The_Secretary_of_the_Interior_s_Strandards_for_the_Treatment_of_Historic_Properties_With_Guidelines_

SECRETARY OF THE INTERIOR'S STANDARDS

  

The Secretary of the Interior’s Standards for the Treatment of Historic Properties clearly outline the fundamental principles of historic preservation.  The Standards are used by federal agencies, as well as nationally by state and local entities, historic districts, and planning commissions.  The Standards are the core of the Jefferson Park HPOZ Preservation Plan.


“The Design guidelines of this Preservation Plan have been developed in concert with the Secretary of the Interior’s Standards for Rehabilitation, a set of standards used nationally for the review of projects at historic sites and districts.  All projects should comply with the Secretary of the Interior’s Standards, and where more specific guidelines have been set for by this Preservation Plan, the guidelines herein.” Jefferson Park HPOZ Preservation Plan, p. 68


Standard #6 lies at the heart of historic preservation: “Deteriorated historic features shall be repaired rather than be replaced.  Where the severity of deterioration requires replacement of a distinctive feature, the new feature shall match the old…”

 

THE SECRETARY OF THE INTERIOR’S STANDARDS FOR REHABILITATION:

1. A property shall be used for its historic purpose or be placed in a new use that requires minimal change to the defining characteristics of the building and its site and environment.


2. The historic character of a property shall be retained and preserved. The removal of historic materials or alteration of features and spaces that characterize a property shall be avoided.


3. Each property shall be recognized as a physical record of its time, place, and use. Changes that create a false sense of historical development, such as adding conjectural features or architectural elements from other buildings, shall not be undertaken.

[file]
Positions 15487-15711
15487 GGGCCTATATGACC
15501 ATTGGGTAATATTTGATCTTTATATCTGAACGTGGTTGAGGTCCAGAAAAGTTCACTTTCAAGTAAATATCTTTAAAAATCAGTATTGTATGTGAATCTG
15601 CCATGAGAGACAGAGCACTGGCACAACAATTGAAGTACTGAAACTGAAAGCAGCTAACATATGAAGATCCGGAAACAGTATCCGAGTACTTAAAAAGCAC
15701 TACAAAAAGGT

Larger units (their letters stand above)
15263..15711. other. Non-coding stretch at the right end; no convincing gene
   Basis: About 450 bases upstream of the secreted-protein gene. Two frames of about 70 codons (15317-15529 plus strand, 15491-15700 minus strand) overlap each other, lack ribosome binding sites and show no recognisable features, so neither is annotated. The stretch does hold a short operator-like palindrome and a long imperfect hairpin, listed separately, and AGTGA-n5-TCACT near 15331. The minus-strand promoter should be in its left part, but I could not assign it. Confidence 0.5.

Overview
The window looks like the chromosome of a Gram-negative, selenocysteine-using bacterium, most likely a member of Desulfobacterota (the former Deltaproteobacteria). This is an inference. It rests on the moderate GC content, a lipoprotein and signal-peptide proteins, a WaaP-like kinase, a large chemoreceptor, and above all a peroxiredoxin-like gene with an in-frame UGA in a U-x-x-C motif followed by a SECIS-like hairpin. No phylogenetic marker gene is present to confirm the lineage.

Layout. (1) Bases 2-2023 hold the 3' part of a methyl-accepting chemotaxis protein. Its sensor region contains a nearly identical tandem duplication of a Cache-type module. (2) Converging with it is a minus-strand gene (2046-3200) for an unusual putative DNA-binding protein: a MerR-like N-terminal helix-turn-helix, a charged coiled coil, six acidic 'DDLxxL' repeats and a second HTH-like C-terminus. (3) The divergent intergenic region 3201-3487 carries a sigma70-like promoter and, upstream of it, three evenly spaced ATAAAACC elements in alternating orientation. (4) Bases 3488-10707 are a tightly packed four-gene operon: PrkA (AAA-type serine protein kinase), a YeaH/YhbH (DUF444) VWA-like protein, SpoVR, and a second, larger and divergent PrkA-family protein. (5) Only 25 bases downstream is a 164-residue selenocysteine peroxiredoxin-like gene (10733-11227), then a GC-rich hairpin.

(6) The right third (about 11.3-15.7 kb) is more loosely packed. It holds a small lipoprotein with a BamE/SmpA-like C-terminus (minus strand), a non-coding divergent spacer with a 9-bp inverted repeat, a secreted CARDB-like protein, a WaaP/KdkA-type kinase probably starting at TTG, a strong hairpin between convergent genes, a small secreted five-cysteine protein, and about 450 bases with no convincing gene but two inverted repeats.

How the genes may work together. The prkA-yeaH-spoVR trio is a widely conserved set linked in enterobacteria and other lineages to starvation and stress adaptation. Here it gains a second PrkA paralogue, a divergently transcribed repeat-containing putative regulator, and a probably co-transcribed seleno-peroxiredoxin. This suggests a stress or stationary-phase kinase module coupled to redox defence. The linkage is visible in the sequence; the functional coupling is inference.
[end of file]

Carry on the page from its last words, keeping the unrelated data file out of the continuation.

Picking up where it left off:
4. Most properties change over time; those changes that have acquired historic significance in their own right shall be retained and preserved.


5. Distinctive features, finishes, and construction techniques or examples of craftsmanship that characterize a historic property shall be preserved.


6. Deteriorated historic features shall be repaired rather than replaced. Where the severity of deterioration requires replacement of a distinctive feature, the new feature shall match the old in design, color, texture, and other visual qualities and, where possible, materials. Replacement of missing features shall be substantiated by documentary, physical, or pictorial evidence.


7. Chemical or physical treatments, such as sandblasting, that cause damage to historic materials shall not be used. The surface cleaning of structures, if appropriate, shall be undertaken using the gentlest means possible.


8. Significant archeological resources affected by a project shall be protected and preserved. If such resources must be disturbed, mitigation measures shall be undertaken.


9. New additions, exterior alterations, or related new construction shall not destroy historic materials that characterize the property. The new work shall be differentiated from the old and shall be compatible with the massing, size, scale, and architectural features to protect the historic integrity of the property and its environment.


10. New additions and adjacent or related new construction shall be undertaken in such a manner that if removed in the future, the essential form and integrity of the historic property and its environment would be unimpaired.